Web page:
The United States got involved in the First World War in 1917 and Stephens College students were quick to do their part.
They gave up butter and fudge and took up knitting that year, the 1918 Stephensophia tells us. The yearbook is full of patriotic images and opens with a series of drawings showing support for the American Red Cross.
The book is dedicated to those “who are making the sacrifices in order that the world may be free.” We’re also told:
“Stephens girls have this year in work and sacrifice and spirit tried to bear their part in the Great War which is to bring to the world the freedom and opportunity that is theirs. In the spirit of these opportunities and these obligations this record of their college year is conceived and dedicated.”
It was a year of growth for the college, too, with enrollment up 50 percent over the year prior. This is the year Wood Hall is built, as well.
The yearbook does include the joke section found in previous editions. One Stephensophia staff member quipped that she was going to name her son Stephen and her daughter Sophia.
But mostly, this is a year of war, and that’s a theme reflected throughout the entire Stephens yearbook.
In what’s titled a “Military” section, readers are given a scenario in which a student from 1918 is now older and visiting Stephens on Nov. 22, 1960. She tells the 1960 students: “When I was here the Great World War was raging. Scarcely a day passed that we didn’t see boys in khaki at the college.” Some were leaving for training, we’re told, and others were getting read to go “over there.” Half of the Stephens students, the Stephensophia says, were reading letters with the “red triangle” on them, some postmarked “Somewhere in France.”
The alumna tells the 1960 students that students enjoyed knitting sweaters, socks and scarves for soldiers. “You consider it old fashioned, don’t you?” our 1918 alumna asks. “It’s queer, but I did, too, until then.”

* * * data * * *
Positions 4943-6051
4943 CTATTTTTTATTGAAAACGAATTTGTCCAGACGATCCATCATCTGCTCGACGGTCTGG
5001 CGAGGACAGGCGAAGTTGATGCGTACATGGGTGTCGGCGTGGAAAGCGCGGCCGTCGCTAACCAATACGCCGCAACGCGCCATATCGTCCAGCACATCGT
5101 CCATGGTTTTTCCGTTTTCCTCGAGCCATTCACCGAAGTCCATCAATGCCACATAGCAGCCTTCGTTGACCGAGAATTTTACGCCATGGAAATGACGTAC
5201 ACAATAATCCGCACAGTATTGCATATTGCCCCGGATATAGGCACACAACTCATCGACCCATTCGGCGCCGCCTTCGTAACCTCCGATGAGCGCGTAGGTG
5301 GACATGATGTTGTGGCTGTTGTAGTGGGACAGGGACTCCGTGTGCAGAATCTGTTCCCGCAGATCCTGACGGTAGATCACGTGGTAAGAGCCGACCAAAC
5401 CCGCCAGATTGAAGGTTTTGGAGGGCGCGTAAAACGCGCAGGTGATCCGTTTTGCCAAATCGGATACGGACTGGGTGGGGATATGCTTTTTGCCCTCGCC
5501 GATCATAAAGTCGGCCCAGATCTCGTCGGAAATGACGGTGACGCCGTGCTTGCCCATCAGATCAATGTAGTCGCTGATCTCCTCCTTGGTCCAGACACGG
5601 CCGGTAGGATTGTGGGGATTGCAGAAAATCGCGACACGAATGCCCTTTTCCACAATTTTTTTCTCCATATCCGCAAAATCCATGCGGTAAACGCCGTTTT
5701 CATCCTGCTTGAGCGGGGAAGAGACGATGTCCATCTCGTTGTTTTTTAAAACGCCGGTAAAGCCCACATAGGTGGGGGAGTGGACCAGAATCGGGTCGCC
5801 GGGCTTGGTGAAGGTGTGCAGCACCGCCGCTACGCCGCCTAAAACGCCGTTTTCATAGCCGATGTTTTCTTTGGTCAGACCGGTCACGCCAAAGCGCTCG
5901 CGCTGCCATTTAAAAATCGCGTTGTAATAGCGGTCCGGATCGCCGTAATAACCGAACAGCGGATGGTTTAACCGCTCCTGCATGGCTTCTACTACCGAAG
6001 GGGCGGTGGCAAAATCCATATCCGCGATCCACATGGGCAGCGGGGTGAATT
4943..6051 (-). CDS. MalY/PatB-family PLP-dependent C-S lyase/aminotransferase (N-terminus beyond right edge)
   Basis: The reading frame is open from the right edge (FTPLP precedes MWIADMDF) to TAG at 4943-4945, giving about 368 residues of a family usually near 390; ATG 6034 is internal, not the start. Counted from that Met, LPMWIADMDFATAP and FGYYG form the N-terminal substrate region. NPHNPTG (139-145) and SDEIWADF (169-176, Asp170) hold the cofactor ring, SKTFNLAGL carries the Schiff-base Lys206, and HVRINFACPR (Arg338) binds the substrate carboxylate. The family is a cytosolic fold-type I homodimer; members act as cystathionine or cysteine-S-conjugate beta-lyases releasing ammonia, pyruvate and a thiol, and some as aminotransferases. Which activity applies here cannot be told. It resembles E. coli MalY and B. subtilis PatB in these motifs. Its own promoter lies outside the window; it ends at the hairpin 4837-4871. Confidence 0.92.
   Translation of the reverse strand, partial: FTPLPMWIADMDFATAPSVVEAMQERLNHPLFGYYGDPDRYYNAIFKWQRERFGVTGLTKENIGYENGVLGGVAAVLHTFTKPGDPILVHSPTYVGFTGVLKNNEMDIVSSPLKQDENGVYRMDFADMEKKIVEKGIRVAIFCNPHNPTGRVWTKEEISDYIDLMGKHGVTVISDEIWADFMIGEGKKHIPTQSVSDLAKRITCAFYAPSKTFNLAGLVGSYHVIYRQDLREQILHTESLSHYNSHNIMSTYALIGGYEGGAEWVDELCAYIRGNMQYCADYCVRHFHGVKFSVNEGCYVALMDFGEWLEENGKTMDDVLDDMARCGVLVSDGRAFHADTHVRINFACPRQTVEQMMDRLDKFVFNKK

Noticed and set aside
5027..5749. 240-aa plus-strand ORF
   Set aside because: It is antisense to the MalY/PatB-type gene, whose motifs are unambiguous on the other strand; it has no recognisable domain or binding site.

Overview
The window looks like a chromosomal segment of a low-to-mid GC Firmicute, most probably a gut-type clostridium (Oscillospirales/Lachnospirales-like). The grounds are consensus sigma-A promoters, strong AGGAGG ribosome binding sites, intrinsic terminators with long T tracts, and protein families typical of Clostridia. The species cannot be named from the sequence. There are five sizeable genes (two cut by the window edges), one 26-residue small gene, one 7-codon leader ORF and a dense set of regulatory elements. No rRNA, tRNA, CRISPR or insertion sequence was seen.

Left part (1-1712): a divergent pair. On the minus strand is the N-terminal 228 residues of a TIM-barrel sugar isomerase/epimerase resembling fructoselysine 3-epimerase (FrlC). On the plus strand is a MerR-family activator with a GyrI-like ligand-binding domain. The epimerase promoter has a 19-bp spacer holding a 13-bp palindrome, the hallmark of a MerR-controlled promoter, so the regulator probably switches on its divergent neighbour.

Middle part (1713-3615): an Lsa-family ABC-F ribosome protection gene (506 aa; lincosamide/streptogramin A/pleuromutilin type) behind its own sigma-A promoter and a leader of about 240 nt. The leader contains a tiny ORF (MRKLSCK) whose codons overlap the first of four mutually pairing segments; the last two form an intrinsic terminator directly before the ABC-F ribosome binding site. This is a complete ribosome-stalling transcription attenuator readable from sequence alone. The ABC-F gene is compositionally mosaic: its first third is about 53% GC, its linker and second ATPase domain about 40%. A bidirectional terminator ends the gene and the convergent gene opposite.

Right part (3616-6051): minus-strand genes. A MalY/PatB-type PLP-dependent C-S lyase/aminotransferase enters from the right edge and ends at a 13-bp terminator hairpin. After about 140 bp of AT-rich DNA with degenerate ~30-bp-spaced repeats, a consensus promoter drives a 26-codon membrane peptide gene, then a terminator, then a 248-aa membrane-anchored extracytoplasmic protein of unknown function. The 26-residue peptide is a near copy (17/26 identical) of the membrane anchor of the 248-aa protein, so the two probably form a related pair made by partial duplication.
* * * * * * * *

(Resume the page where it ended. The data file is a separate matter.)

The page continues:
She also tells the 1960 students that the students of 1918 knitted at dinner. “Now don’t look so shocked,” the alumna says. “It wasn’t looked upon as a breach of etiquette then.”
The Stephensophia also includes a letter to a Private Nelson Miles serving in France. Students tout that the college went 100 percent for Uncle Same when the third Liberty Loan was inaugurated. Later, we learn that every student and employee subscribed to the loan program.
“Well,” the author of the letter writes, “we also voted unanimously to give up butter for dinner every day until school is out. You would hardly believe it, but the money saved on that butter amounts to fifty dollars and with that money we have bought a fifty-dollar bond.”
Students also cut back on sugar and developed a taste for “war bread.”
Students welcomed “Mr. Popcorn and Miss Peanut,” too, which we’re told were “more patriotic friends” than the expensive sugary fudge and bon bons that students had been used to.
Stephens organized a Red Cross chapter this year which was a branch of the Columbia chapter. Here are the Red Cross volunteers:
Although mostly a patriotic, if not somber, book this year, one of the funniest lines in the yearbook is an ad for future Stephensophia staffers. “Dispositions ruined!” the ad promises. “Simple and painless.”